New Clinics & Telling Symptoms
For patients with GCA, Ingeborg Sacksen, MD, FACP, clinical associate professor in the Division of Rheumatology at the University of Washington, described another advance in the form of a new fast-track clinic. The vasculitis can inflame the great vessels and dramatically reduce their blood carrying capacity—particularly the temporal and ophthalmic arteries—and cause relentless headaches and sudden, permanent vision loss in one eye, among its many potential symptoms.
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Explore This IssueApril 2019
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In fact, Dr. Sacksen said, up to one-third of GCA patients will lose their vision and two-thirds will have distinct warning signs about one week prior to that loss. Quick treatment, then, is critical. “Time is vision,” she emphasized. Modeled after existing clinics in Europe, the university has set up its own fast-track clinic that includes a GCA hotline for physicians and a commitment to see patients within 24 hours for a medical evaluation.
Fortunately, ultrasound of the temporal and other arteries can reveal the halo sign, which is highly suggestive of GCA. “There’s nothing else in the world of ultrasound that looks like this,” Dr. Sacksen said. A positive ultrasound triggers immediate treatment with high-dose and sometimes intravenous steroids to prevent blindness. A negative ultrasound can still lead to treatment if doctors detect the presence of other worrisome signs, such as headaches and double vision. Once at-risk patients are treated with steroids, many can be managed with tocilizumab, the “new kid on the block,” she said.
Dr. Gardner said the University of Washington’s Division of Rheumatology has also started a once-a-month vasculitis clinic. He confirmed the university is trying to find a vasculitis-trained rheumatologist to head a dedicated vasculitis center and secure the necessary funding. “It’s in the early beginnings, and we’re looking to grow that,” he said.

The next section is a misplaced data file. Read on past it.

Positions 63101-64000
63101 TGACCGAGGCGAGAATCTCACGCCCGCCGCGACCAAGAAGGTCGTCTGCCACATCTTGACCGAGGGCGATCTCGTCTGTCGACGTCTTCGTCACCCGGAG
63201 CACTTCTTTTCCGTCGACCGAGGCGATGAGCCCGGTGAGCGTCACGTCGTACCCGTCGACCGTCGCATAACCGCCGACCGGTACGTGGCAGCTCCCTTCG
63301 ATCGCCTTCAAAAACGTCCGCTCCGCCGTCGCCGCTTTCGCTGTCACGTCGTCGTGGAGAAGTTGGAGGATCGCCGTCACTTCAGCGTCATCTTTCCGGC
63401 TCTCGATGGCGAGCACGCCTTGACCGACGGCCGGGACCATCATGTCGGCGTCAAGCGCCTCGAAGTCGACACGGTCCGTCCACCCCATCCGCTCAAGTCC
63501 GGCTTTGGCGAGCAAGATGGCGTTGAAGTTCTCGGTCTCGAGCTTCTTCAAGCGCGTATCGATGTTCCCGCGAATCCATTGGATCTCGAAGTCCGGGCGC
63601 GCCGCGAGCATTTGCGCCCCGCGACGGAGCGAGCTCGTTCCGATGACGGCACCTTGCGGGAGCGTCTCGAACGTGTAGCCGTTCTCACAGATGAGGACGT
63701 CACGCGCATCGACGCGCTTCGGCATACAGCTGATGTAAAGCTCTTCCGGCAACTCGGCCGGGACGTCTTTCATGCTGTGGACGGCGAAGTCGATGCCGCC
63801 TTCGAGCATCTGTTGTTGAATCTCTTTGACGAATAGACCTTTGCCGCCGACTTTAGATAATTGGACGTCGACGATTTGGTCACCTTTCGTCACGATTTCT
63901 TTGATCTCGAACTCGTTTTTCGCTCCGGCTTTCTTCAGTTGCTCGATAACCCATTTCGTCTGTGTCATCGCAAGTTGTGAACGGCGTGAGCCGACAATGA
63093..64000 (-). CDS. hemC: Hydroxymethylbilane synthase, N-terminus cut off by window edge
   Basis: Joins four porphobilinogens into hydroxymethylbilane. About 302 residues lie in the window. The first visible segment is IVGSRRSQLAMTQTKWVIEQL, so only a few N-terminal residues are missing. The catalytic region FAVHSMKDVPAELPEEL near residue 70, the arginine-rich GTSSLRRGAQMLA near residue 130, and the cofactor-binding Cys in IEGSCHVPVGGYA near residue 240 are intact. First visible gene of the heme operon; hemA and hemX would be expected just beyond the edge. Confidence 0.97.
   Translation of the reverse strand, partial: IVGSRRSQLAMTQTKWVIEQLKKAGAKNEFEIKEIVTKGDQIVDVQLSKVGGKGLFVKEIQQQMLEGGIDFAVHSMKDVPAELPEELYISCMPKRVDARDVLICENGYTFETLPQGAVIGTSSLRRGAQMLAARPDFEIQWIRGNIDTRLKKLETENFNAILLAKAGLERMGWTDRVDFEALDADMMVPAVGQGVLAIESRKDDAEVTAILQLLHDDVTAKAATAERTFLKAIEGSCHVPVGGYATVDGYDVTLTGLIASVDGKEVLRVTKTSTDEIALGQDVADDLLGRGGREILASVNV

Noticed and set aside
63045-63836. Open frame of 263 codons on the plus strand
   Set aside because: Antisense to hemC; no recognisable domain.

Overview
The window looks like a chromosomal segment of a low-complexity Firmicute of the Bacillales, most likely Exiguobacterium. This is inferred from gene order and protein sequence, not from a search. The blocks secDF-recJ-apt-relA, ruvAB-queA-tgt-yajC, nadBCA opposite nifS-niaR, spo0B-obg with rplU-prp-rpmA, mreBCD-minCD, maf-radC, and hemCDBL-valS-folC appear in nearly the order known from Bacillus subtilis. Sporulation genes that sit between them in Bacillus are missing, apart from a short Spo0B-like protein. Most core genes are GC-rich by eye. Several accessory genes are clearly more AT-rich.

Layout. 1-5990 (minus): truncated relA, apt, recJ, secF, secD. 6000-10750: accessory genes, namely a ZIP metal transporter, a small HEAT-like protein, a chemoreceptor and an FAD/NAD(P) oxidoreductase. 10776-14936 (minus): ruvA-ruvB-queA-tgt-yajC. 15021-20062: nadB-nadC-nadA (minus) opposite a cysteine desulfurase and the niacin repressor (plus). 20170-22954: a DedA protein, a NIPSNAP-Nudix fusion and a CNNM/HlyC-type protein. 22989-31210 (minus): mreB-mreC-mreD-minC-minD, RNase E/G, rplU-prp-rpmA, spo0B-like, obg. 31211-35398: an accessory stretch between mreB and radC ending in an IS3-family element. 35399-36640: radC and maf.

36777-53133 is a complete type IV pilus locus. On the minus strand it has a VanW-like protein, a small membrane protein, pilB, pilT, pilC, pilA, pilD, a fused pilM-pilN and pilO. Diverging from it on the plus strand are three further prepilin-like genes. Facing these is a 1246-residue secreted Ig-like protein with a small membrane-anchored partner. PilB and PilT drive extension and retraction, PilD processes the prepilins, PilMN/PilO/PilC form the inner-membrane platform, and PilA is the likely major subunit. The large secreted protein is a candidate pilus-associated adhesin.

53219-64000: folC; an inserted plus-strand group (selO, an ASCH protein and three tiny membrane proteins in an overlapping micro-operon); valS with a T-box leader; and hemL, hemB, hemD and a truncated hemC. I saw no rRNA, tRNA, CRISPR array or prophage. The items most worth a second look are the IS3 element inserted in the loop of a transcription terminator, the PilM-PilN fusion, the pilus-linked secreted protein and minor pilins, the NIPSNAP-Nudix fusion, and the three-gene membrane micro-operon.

In his talk, Dr. Gardner reviewed the main kinds of lung involvement in vasculitis, including bleeding, inflammation, fibrosis, nodules or cavities and blood vessel enlargement. Diagnosis of bleeding in the lungs or diffuse alveolar hemorrhage (DAH) can be made via a chest X-ray, more sensitive CT scan or bronchoscopy. Coughing up blood, he stressed, is a medical emergency that requires immediate attention.
Lung inflammation can present as lung infiltrates or a process that mimics pneumonia. “I’ve seen many patients who have been treated for pneumonia when they actually have lung vasculitis,” Dr. Gardner said. If the supposed pneumonia doesn’t improve, he said, doctors should seriously consider the possibility of vasculitis.
Pulmonary scar tissue, he added, is sometimes the first manifestation of vasculitis and may be marked by an increasing cough or shortness of breath. The key, Dr. Gardner emphasized, is to catch the scarring process early and treat it with medications like mycophenolate. “Once the lung has formed scar tissue, we don’t get that back,” he said.